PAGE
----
Sea Surface Salinity Observations from Space with the SMOS Satellite: A New Means to Monitor the Marine Branch of the Water Cycle
|Copyright||Springer Science+Business Media Dordrecht 2013|
|Author(s)||Reul Nicolas1, 2, Fournier Severine1, Boutin Jacqueline3, Hernandez Olga3, Maes Christophe4, Chapron Bertrand1, Alory Gael4, Quilfen Yves1, Tenerelli Joseph5, Morisset Simmon3, Kerr Yann6, Mecklenburg Susanne7, Delwart Steven7|
|Affiliation(s)||1 : Inst Francais Rech Exploitat Mer, Lab Oceanog Spatiale, F-29280 Plouzane, France.
2 : Ctr Mediterranee, Zone Portuaire Bregaillon, F-83507 La Seyne Sur Mer, France.
3 : UMR 7159 CNRS UPMC IRD MNHN, Lab Oceanog & Climat Experimentat & Approches Num, Paris, France.
4 : Univ Toulouse, LEGOS, OMP, CNAP, Toulouse, France.
5 : CLS Radar Div, F-29280 Plouzane, France.
6 : CESBIO, Toulouse, France.
7 : ESA ESRIN, Frascati, Italy.
|Source||Surveys In Geophysics (0169-3298) (Springer), 2014-05 , Vol. 35 , N. 3 , P. 681-722|
|WOS© Times Cited||43|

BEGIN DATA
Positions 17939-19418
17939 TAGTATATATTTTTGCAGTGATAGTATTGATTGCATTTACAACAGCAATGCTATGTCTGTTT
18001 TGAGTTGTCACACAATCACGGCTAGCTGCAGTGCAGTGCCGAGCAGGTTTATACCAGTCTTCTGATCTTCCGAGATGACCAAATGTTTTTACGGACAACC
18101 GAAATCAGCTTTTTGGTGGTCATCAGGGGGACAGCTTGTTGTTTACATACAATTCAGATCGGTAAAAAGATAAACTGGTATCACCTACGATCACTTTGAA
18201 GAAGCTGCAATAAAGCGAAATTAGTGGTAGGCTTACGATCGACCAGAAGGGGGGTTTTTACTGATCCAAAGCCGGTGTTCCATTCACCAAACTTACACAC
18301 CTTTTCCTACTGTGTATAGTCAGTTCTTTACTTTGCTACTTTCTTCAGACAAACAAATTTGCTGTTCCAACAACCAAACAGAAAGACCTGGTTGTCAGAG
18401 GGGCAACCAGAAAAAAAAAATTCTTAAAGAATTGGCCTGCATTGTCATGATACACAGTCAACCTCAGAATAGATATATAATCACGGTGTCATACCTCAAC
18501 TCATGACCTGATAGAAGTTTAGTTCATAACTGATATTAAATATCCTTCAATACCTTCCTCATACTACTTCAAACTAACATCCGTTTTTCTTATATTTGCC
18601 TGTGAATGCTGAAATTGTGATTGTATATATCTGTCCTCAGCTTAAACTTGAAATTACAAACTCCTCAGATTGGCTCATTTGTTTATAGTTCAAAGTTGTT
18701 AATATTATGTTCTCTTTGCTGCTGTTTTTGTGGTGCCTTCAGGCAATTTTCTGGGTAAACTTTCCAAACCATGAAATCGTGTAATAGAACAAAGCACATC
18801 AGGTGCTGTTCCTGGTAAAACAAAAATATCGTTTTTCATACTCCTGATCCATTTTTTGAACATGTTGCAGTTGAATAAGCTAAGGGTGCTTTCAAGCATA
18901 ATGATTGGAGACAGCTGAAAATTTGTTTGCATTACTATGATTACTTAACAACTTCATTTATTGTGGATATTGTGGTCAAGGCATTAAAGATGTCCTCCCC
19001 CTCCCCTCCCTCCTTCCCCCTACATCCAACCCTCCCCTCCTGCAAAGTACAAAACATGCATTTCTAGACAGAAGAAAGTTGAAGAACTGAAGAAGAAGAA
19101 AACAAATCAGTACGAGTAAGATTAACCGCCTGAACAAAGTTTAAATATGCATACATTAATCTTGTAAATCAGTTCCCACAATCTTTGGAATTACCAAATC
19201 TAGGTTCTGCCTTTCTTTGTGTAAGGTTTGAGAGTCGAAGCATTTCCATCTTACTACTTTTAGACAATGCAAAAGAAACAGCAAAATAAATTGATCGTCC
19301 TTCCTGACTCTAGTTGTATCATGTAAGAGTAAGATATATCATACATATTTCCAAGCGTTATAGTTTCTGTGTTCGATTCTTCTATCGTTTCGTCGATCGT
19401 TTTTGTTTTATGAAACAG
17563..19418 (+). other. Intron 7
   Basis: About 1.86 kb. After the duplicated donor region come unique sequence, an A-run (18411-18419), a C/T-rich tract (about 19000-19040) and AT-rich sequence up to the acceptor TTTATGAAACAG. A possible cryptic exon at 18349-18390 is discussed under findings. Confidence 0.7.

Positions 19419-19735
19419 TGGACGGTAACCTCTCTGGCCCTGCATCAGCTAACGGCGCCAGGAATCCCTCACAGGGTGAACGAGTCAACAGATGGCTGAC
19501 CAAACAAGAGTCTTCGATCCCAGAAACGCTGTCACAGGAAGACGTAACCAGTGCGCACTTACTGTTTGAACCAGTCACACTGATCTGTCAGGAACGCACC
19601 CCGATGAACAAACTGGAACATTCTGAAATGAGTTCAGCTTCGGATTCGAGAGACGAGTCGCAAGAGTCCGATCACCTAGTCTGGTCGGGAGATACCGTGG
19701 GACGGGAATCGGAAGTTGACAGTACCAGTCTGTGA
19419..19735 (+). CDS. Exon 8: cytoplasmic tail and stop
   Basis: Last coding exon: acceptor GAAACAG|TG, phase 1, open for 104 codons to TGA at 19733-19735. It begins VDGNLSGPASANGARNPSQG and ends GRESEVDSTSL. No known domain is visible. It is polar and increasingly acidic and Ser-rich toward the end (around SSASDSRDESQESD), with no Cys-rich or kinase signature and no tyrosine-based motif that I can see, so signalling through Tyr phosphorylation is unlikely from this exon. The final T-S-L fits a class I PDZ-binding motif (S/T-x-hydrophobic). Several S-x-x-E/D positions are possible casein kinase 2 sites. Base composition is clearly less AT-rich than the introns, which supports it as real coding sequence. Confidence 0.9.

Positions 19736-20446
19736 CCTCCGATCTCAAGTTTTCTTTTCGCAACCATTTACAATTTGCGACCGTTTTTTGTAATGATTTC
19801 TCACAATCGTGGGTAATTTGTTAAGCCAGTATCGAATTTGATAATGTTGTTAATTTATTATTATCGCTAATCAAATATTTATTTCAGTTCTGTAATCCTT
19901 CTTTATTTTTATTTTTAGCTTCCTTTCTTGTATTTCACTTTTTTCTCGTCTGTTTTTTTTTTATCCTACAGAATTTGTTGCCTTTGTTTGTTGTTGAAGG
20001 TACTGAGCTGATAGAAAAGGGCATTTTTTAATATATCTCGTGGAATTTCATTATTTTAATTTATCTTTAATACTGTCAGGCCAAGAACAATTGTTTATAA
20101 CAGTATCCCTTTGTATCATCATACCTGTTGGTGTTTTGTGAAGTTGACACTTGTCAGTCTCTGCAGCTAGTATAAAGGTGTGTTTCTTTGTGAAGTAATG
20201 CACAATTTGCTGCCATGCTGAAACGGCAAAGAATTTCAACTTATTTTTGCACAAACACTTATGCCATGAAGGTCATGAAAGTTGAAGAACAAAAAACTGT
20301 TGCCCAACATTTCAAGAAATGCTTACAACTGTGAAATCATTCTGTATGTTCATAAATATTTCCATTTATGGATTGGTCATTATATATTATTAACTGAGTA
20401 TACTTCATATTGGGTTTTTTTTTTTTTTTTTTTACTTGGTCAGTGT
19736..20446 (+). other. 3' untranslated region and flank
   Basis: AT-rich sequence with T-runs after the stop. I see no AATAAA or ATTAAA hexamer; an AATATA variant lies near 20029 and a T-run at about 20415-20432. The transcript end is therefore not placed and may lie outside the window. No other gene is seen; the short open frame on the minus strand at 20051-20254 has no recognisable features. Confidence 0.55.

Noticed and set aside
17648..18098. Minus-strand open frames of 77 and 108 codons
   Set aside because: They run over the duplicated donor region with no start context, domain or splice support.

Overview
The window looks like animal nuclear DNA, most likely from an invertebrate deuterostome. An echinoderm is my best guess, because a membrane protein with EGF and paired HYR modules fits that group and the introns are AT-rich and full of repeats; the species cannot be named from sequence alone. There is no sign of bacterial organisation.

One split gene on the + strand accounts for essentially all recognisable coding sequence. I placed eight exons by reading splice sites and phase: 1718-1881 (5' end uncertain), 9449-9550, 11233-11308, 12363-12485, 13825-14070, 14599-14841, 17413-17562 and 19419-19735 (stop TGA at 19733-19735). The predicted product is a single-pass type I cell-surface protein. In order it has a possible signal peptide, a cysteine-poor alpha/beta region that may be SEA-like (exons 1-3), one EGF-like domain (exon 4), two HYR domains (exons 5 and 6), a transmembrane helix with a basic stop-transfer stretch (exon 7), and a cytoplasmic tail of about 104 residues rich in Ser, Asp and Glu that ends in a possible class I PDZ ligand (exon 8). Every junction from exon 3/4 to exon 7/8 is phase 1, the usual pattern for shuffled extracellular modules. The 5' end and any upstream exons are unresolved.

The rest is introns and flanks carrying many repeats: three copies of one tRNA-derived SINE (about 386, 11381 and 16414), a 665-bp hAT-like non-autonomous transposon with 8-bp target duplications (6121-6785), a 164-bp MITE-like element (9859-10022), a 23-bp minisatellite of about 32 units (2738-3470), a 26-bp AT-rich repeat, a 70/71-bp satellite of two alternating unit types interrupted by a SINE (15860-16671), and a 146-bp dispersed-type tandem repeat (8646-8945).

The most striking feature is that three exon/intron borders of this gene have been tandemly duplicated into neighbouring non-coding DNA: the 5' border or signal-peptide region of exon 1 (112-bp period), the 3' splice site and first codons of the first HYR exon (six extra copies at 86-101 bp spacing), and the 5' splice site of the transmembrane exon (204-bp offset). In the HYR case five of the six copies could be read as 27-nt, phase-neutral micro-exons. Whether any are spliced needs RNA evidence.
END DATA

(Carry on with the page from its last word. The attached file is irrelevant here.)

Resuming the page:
|Keyword(s)||Sea surface salinity, SMOS satellite, Passive microwave remote sensing, Oceanic freshwater cycle|
|Abstract||While it is well known that the ocean is one of the most important component of the climate system, with a heat capacity 1,100 times greater than the atmosphere, the ocean is also the primary reservoir for freshwater transport to the atmosphere and largest component of the global water cycle. Two new satellite sensors, the ESA Soil Moisture and Ocean Salinity (SMOS) and the NASA Aquarius SAC-D missions, are now providing the first space-borne measurements of the sea surface salinity (SSS). In this paper, we present examples demonstrating how SMOS-derived SSS data are being used to better characterize key land–ocean and atmosphere–ocean interaction processes that occur within the marine hydrological cycle. In particular, SMOS with its ocean mapping capability provides observations across the world’s largest tropical ocean fresh pool regions, and we discuss from intraseasonal to interannual precipitation impacts as well as large-scale river runoff from the Amazon–Orinoco and Congo rivers and its offshore advection. Synergistic multi-satellite analyses of these new surface salinity data sets combined with sea surface temperature, dynamical height and currents from altimetry, surface wind, ocean color, rainfall estimates, and in situ observations are shown to yield new freshwater budget insight. Finally, SSS observations from the SMOS and Aquarius/SAC-D sensors are combined to examine the response of the upper ocean to tropical cyclone passage including the potential role that a freshwater-induced upper ocean barrier layer may play in modulating surface cooling and enthalpy flux in tropical cyclone track regions.|